That’s one takeaway from a paper sent to me by one of its co-authors, Andy Garin, at MIT, on the effects of the end of rent control in Massachusetts in 1995 on property values in Cambridge. Fascinating topic, and much thanks to Andy for sending it to me – it’s always nice when other people write [...]
In New York, lawmakers are currently debating a compromise between New York City and upstate interests to change the policies that shape residents’ housing costs. New York City lawmakers are fighting for an extension and expansion of current rent control laws, while Governor Cuomo wants to tie this extension to a two percent cap [...]
The New York Times is unusually good at ignoring economic forces at play in land use and transport markets, but I think this piece called “The Joys of Staying Put” by Constance Rosenblum takes the cake. Here’s a quote:
New Yorkers typically move a lot. Prompted by the arrival of a partner or a [...]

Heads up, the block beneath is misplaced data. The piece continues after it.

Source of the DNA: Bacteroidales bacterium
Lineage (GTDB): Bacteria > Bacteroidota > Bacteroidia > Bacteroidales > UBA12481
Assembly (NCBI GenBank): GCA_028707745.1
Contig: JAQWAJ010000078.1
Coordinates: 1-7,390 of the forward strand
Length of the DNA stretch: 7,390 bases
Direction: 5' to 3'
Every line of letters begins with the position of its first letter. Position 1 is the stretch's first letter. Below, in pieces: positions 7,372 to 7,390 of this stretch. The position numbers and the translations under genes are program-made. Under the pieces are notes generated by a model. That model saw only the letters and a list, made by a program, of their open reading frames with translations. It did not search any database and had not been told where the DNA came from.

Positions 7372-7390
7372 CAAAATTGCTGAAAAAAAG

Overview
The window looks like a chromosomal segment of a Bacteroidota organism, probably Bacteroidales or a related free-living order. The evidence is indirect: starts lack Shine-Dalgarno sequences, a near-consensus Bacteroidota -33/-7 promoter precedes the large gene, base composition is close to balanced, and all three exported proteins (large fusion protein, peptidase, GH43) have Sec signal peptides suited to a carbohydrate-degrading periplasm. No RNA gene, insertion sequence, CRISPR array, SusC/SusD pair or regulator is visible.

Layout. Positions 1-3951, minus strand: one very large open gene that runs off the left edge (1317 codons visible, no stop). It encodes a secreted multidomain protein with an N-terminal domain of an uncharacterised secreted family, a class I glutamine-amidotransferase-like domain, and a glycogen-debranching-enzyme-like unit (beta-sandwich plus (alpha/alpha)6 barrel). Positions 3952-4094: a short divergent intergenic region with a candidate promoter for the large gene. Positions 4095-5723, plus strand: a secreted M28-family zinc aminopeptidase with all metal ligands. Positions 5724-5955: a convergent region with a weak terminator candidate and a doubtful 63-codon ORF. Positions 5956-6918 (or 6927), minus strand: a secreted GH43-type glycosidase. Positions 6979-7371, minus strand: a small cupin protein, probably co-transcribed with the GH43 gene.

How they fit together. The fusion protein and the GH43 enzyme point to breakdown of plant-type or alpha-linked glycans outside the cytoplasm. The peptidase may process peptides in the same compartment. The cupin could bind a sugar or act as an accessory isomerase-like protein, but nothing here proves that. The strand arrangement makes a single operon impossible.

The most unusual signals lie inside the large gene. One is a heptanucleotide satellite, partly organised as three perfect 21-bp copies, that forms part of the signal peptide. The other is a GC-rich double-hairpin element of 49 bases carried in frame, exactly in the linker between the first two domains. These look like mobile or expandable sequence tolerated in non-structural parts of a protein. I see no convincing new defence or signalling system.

1. A shameless story of rent control in NYC. Glad to see that the city is forcing developers to subsidize wealthy Manhattanites’ Eat, Pray, Love-like dreams of moving to Paris.
2. The travails of getting a bus lane on a busy LA street where “[m]ore people already travel by bus than by car along the [...]
1. Systemic Failure praises Gov. (again) Jerry Brown’s efforts to do away with California’s redevelopment agencies and “enterprise zones” (there’s a euphemism if I’ve ever heard one), which the author claims promote autocentric development with public funds. He then cites a few examples of redevelopment agencies pushing such plans in San Jose. If he [...]
Behold, your first link list of 2011!
1. The automobile may officially in decline (very good article!).
2. Interesting parallels between China and its HSR intellectual property disputes and post-WWII Japan and Korea. More here.
3. Fred Barnes writes a stupid article for the Weekly Standard (“The road to hell is paved with bike [...]
1. Lydia DePillis responds. I’m all for upzoning only(/mostly) poor neighborhoods if that’s all the extra density we can get (though here at Market Urbanism we’re kind of utopians – we don’t care much about political feasibility), but I’m not nearly as optimistic about inclusionary zoning as she is. At its worst it’s a [...]